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Big Players Love the Lower Middle Market

Written by Danielle Fugazy and provided courtesy of

The M&A environment continues to be as competitive as ever. Looking for relief from high valuations and hotly contested auction processes, many private equity firms and strategic acquirers are moving down market.

It’s no secret that companies purchased at lower entry valuation generally achieve better returns because of their potential for multiple expansion. This is not lost on many of the largest players in the private equity industry. The venerable KKR has taken an interest in smaller technology, healthcare, and industrial businesses — some generating as little as $25 million — and is currently raising a middle market fund. Two years ago, another giant private equity firm, The Carlyle Group, raised $2.4 billion to pursue middle market buyouts in North America. The fund targets control investments requiring equity capital of as little as $20 million to $200 million per transaction.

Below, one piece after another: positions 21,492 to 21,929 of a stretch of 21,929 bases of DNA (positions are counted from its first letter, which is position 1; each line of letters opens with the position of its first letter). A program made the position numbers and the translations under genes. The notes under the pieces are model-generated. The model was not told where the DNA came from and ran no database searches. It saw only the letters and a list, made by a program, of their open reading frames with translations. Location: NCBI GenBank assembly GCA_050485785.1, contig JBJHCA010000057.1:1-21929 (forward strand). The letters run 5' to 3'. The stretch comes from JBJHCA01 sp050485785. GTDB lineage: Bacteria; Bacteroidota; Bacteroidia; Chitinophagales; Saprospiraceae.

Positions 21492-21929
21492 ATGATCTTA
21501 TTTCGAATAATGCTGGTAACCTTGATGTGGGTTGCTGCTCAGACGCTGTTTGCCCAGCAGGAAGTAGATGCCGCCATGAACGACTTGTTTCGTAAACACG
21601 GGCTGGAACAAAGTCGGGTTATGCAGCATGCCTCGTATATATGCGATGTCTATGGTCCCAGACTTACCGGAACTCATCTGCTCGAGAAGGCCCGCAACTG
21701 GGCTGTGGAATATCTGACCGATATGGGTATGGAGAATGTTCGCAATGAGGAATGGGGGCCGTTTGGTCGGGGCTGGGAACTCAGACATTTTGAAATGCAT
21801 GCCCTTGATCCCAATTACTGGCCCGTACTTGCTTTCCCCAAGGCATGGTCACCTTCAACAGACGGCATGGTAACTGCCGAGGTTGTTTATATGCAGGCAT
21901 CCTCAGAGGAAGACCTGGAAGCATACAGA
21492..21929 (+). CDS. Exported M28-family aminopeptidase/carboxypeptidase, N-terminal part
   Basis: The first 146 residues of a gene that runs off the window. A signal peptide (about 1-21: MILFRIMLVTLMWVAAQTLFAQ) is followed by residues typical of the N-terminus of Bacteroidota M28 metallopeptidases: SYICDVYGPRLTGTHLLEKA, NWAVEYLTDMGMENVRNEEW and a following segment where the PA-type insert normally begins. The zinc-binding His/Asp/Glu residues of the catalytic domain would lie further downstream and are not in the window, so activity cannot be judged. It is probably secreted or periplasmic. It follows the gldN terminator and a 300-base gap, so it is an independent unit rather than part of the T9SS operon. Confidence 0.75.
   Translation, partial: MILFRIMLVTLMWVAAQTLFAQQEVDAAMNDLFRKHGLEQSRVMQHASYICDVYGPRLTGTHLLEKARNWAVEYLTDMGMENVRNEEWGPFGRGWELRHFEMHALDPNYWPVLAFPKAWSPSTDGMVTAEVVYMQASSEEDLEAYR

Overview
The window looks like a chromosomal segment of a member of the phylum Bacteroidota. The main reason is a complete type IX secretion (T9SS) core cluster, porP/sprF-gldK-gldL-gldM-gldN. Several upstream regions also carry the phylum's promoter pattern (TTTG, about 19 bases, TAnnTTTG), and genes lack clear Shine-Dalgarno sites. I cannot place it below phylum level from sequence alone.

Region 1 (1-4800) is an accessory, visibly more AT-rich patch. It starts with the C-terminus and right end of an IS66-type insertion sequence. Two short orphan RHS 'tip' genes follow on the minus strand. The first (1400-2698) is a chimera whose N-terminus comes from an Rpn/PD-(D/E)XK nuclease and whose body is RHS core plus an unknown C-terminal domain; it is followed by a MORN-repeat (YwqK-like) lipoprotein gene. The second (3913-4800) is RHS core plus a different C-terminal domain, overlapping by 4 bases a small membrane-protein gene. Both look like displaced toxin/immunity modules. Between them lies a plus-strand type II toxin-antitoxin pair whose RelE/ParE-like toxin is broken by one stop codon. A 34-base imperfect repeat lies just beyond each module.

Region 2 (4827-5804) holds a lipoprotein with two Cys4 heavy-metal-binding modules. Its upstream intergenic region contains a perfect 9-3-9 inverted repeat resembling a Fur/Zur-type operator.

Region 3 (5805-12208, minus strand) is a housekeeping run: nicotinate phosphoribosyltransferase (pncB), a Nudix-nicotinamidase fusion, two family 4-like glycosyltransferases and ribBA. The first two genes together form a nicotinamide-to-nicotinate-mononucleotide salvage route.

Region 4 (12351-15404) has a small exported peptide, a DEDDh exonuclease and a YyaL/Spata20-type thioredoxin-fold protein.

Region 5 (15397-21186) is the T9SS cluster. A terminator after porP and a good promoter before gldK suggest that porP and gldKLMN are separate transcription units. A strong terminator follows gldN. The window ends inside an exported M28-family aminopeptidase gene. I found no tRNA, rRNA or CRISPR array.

As the larger private equity firms move down market, so do the lenders. “The larger lenders compete for smaller deals when their sponsor relationships come down. They follow their clients, but it’s not necessarily where they focus,” says Joseph Burkhart, a managing director with Saratoga Partners.

Impact on Traditional Lower Middle Market PE Firms

The impact of larger players moving down is twofold: first, traditional lower middle market private equity firms are pursuing additional strategies so they can continue to compete as the larger players come in to the space while others are working harder than ever to win deals today. For example, earlier this year Sentinel Capital Partners, which was already investing in the lower middle market, closed on Sentinel Capital Partners VI at $2.15 billion, and Sentinel Junior Capital, a $460 million fund that gave the firm a presence in the mezzanine financing market. Also early this year, Huron Capital closed on its inaugural non-control fund The Huron Flex Equity Fund with $142 million, which gives the firm flexibility to make non-control investments that are  smaller than their typical deals.